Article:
The player's output volume is an overall volume and has nothing to do with the ReplyGain volume adjustment.

Re: ReplayGain Newbie

Reply #9
Thanks for getting what I mean. But isn't leaving the sound bar at 0db, be at the loudest the "volume" bar can be? So again, I will have to rely on the volume setting of the speakers for it to be playing as it should be (to my ears)?

I only ask because unlike other players, the volume slider/setting indicates -db settings when you lower the sound, which had me wonder, of course it made sense, I'm lowering the volume, decibels are lowering too. Just wanted to be sure how I should set the volume/gain bar, they don't seem to be both at the same time with other players. Thanks!

Re: ReplayGain Newbie

Reply #10
Adjusting the volume of the player's over-all output with the volume slider doesn't effect the ReplayGain adjustment. If ReplayGain is enabled in preferences the tracks or albums are adjusted to the same volume. The player's volume control adjusts the over-all output volume so it's much like turning the volume up or down on your speakers. You can use it to adjust the volume for your preferred listening level but it doesn't effect the ReplayGain volume adjustment for making all tracks/albums the same volume.


Re: ReplayGain Newbie

Reply #11
My question about ReplayGain is this, if I use the ReplayGain when working with my music at home, will the ReplayGain set in Foobar work with a different player on my laptop later?

Re: ReplayGain Newbie

Reply #12
yes, doesn't matter how added, RG tags will work with any RG-aware server/player.

Re: ReplayGain Newbie

Reply #13
Thank you so very much for the response!

Rawill :)

Re: ReplayGain Newbie

Reply #14
My question about ReplayGain is this, if I use the ReplayGain when working with my music at home, will the ReplayGain set in Foobar work with a different player on my laptop later?

As long as the player understands the ReplayGain tags and it's configured to adjust the volume. If it does and it is, it's doing what foobar2000 would do. It'd be using the info in the tags to adjust the volume on playback. If you're using foobar2000 on the laptop then obviously it can adjust the volume on playback as it does on your PC. The ReplayGain info in tags is just information. It doesn't physically change the volume of the files themselves.

If the laptop player doesn't support using the ReplayGain info to adjust the volume, the alternative is to convert the files with foobar2000 while applying the ReplayGain adjustment so they're physically converted to the ReplayGain volume and therefore don't need ReplayGain tags or further adjustment.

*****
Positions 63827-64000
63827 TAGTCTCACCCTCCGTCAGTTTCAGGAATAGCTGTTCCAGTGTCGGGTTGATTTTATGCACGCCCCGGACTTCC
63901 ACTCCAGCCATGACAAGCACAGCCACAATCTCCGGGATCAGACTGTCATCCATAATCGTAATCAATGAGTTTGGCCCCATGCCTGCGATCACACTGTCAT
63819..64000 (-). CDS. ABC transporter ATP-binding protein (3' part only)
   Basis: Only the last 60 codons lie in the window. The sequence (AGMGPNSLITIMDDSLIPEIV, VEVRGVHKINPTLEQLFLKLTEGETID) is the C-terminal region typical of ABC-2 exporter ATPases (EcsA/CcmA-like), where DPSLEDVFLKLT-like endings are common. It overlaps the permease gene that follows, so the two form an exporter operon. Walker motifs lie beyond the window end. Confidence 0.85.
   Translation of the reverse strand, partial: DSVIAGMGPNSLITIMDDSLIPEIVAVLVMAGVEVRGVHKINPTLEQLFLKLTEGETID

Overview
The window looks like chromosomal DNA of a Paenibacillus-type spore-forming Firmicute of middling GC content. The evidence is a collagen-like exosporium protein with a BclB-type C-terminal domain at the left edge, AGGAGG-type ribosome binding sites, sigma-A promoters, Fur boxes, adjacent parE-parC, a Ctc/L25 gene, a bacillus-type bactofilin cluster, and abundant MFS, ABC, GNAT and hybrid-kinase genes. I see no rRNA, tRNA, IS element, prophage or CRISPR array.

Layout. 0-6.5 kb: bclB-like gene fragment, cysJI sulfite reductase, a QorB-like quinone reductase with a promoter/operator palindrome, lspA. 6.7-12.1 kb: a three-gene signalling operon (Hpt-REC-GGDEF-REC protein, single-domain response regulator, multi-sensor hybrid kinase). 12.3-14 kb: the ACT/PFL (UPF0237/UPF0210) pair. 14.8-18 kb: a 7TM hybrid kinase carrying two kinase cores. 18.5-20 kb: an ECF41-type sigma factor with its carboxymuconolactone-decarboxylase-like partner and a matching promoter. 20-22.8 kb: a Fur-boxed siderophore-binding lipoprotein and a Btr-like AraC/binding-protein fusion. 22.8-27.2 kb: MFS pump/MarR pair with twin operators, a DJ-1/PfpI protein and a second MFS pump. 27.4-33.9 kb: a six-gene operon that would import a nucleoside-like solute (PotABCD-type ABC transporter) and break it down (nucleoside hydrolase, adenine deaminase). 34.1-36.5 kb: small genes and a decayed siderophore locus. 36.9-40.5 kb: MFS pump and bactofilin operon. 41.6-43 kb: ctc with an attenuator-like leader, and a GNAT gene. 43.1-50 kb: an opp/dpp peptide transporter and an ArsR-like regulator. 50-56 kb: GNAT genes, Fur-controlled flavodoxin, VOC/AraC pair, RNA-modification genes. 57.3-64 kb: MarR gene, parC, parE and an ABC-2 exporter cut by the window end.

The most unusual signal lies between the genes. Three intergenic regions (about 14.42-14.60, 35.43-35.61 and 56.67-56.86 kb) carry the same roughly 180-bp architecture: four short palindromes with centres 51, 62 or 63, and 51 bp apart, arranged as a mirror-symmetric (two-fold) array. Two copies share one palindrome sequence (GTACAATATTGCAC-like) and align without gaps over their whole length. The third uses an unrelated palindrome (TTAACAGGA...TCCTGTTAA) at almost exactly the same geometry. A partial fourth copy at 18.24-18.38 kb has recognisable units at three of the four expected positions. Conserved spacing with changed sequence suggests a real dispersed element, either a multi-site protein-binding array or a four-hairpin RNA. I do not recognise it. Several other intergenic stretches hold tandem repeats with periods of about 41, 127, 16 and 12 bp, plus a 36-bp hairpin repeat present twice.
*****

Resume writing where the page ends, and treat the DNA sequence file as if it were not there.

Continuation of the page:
There's a ReplayGain section under Processing in the converter configuration. It works just like the ReplayGain configuration in preferences for adjusting the volume on playback, except it applies the volume adjustment while converting. To use it the files being converted must be previously scanned and the ReplayGain info saved. I do it that way when converting tracks to MP3 for my portable player as it doesn't support ReplayGain, so I adjust the volume using the ReplayGain configuration when converting to MP3. That way, the MP3s are already at the ReplayGain target volume so it doesn't matter that the portable player doesn't support adjusting the volume using ReplayGain tags.

If your source files are lossless you can convert them to flac while applying the volume adjustment. Even though flac is a lossless format, the conversion wouldn't be technically lossless because there's no way to convert the new flac files back to the original volume again, but you can always keep the originals too if that bothers you.

For MP3 and AAC foobar2000 can scan the files, save the tags, then use the info to physically adjust the track volume without converting them again. That's because MP3 and AAC contain info about the decoding volume in the audio stream, and foobar2000 can adjust it, changing the MP3 and AAC playback volume. It's lossless in that there's no re-encoding so the audio isn't changed. It's not lossless in respect to being able to change the files back to their original volume though, because there's no way to know what it was. The option for "losslessly" adjusting MP3 and AAC audio is from the right click menu, "Replay Gain/Apply Track gain to file content" (there's an option for Album gain too). It only works for MP3 and AAC.